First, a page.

While ChatGPT (see previous post) has taken the world by storm, and truly set fire to education, there are other artificial intelligence (AI) platforms that can also impact education. While there are always going to be negatives associated to these latest developments, there are also significant positives if you look for them. Critical thinking is a very important skill to develop in our students and teaching them how to use AI to enhance rather than replace it is crucial. Before we rush to ban all of the AI platforms and websites that are emerging, educators should dive in and explore the possibilities. The two I am going to explore have benefits for both teachers and students.
Educators have dealt with revolutionary technologies for years, and yet critical thinking, creativity, and the love of learning still exist within the walls of school buildings everywhere. While educators do have control over the tools, it can still be a challenge to navigate their use within the classroom. The latest to create panic from secondary to higher education is the artificial intelligence (AI) bot from OpenAI, ChatGPT. While the negative uses of this AI can be found in many articles, blog posts, podcasts, and social media posts, this post will focus on the value educators can tap into when considering the potential uses of AI such as ChatGPT.
The field of education, particularly here in America, is going through a crisis that doesn't seem to be near a solution any time soon. Both new and experienced educators are leaving the field. School districts are finding bandaids to stop the hemorrhaging instead of more effective treatments. Long term subs, some barely out of high school, and others without degrees or education training are now teaching students in order to fill positions. Horror stories about what a teacher has said or done to students in their care are becoming more and more publicized and prevalent. Okay, so I have identified the problem. Great. Now what can we do?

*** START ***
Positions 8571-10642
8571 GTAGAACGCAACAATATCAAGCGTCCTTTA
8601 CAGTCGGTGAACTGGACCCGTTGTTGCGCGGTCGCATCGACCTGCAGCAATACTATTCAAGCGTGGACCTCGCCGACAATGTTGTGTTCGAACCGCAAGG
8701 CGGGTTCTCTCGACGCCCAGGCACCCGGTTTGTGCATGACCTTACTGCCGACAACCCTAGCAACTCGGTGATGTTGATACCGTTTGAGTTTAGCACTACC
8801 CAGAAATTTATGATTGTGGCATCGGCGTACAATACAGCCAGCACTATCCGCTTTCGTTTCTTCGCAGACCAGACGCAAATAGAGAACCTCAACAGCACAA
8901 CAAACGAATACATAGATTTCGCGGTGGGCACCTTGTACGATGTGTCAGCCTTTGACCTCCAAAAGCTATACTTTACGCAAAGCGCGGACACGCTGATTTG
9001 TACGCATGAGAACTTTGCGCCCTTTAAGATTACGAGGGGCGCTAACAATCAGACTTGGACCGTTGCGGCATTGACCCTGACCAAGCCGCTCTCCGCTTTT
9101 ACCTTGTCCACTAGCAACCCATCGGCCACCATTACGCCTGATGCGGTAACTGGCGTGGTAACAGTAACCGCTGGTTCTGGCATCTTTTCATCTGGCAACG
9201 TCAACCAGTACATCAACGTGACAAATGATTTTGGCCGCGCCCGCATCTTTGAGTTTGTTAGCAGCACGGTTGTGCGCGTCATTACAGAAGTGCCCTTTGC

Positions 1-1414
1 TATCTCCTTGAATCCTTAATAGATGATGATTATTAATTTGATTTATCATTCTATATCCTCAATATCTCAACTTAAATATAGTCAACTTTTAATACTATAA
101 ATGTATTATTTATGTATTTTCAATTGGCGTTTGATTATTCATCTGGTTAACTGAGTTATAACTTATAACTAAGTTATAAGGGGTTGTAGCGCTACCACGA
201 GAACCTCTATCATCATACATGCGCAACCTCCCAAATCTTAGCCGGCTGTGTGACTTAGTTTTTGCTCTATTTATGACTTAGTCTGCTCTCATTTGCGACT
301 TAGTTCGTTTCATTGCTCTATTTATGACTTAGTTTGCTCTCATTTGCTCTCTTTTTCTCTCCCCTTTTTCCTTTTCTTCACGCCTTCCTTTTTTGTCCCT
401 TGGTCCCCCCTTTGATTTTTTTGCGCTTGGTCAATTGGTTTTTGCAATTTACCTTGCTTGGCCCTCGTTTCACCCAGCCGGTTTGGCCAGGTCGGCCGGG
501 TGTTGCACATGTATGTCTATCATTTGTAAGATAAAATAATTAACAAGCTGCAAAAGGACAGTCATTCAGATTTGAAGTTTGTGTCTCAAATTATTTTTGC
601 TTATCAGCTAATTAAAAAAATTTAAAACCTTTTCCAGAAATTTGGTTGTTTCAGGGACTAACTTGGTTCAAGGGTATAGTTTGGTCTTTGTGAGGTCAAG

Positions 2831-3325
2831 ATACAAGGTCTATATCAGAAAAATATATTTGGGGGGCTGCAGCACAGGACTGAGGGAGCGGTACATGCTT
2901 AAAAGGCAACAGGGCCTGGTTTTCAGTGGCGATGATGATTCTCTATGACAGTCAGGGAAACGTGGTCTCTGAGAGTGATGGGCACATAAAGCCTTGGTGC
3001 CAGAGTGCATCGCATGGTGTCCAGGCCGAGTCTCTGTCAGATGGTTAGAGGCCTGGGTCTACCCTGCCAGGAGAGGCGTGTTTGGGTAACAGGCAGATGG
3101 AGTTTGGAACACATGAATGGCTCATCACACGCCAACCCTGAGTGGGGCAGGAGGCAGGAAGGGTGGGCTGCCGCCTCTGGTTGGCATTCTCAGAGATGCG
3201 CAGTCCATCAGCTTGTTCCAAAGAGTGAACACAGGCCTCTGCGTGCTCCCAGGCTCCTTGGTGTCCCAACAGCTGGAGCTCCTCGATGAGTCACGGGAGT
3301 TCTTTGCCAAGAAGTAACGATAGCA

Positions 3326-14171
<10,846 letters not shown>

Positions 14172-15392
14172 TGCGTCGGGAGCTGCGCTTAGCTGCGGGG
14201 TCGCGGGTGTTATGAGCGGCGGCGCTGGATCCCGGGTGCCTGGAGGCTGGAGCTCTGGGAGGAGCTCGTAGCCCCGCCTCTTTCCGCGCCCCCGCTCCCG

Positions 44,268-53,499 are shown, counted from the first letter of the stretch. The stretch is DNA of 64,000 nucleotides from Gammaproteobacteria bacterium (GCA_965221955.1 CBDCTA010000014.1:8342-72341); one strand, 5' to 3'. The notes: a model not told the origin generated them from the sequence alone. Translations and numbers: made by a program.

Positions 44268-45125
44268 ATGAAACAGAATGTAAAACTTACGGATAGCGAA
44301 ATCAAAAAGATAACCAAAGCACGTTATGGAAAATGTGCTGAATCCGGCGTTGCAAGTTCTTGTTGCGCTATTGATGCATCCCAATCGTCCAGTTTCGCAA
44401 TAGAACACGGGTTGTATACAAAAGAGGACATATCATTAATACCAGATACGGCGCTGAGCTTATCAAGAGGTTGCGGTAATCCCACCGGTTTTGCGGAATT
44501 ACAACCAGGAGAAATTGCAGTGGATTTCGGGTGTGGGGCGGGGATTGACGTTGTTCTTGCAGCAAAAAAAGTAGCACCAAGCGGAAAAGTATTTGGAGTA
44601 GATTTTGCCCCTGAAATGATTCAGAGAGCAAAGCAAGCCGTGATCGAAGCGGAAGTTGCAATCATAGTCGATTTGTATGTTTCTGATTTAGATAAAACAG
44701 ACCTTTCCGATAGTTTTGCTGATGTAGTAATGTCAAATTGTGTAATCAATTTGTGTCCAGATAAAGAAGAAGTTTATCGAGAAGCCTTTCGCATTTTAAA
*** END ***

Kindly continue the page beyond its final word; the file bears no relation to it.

Ever find yourself looking for a quick activity that has value for your learners but doesn't require a lot of prep or extra work on your part? I think most educators find themselves in this position occasionally, whether it is an activity to kick off the class period, the learning session, or the conference workshop. A powerful but often overlooked tool in our arsenal is the quickwrite. Some of you are already thinking, that's great, but I don't teach English. I know, but the quickwrite is a flexible tool that all subjects, except maybe physical education (PE) and fitness/conditioning, can use daily, weekly, or periodically.
As I prepared my room for the new school year back in August, I did a lot of thinking about the hallway bulletin board that is under my control. I hate doing bulletin boards, generally speaking. In this post, I walk through the process of creating an interactive bulletin board for students to color.
Believe it or not, and I am constantly surprised by the number of educators who don't believe it, the research is clear on all of the ways that students' success, creativity, and growth are harmed by extrinsic motivators. This leaves many educators, including my research partner, Kristy Graber, and me, searching for ways to eliminate rewards while equipping students with the gear needed to strengthen these areas. This can be especially challenging considering how prevalent rewards are in daily life. Here is the last portion of our research paper that I have condensed into a blog post.
Many teachers, in fact probably most teachers, are always looking for ways to help students engage with the content being taught. Student engagement is perhaps the holy grail of teaching. Many teacher evaluation systems have it as a standard or indicator, which increases the motivation of teachers to locate that elusive cup. In researching creativity with my master's partner, Kristy Graber, we came across a nugget that might lead us to the holy land of student engagement.
My son Ryan plays travel baseball and high school baseball, and he is fortunate to get to play both of those with his cousin Hayden. They are three weeks apart in age, so they naturally get to do a lot of things together. However, having the same throwing partner for both the travel team and the high school team is pretty cool. Your throwing partner is important, so having the right one is crucial.
"I'm not creative" is something I have heard everywhere I have taught, uttered by student and educator alike. In fact, one of the first things that drew me to Dave Burgess, author of Teach Like A PIRATE, was his stance on creativity. In his book and in person, Dave talks about creativity and the hard work it entails.
Relationships between students and their teachers are important, but so are the relationships built in class between classmates. While pacing guides and other curriculum demands can become overwhelming fast, there are some easy ways to work in relationship building too. New students popping in throughout the school should definitely be a reminder to add team building or relationship building into your plans, but the truth is that all students benefit with regular or periodic activities that help them get to know their classmates.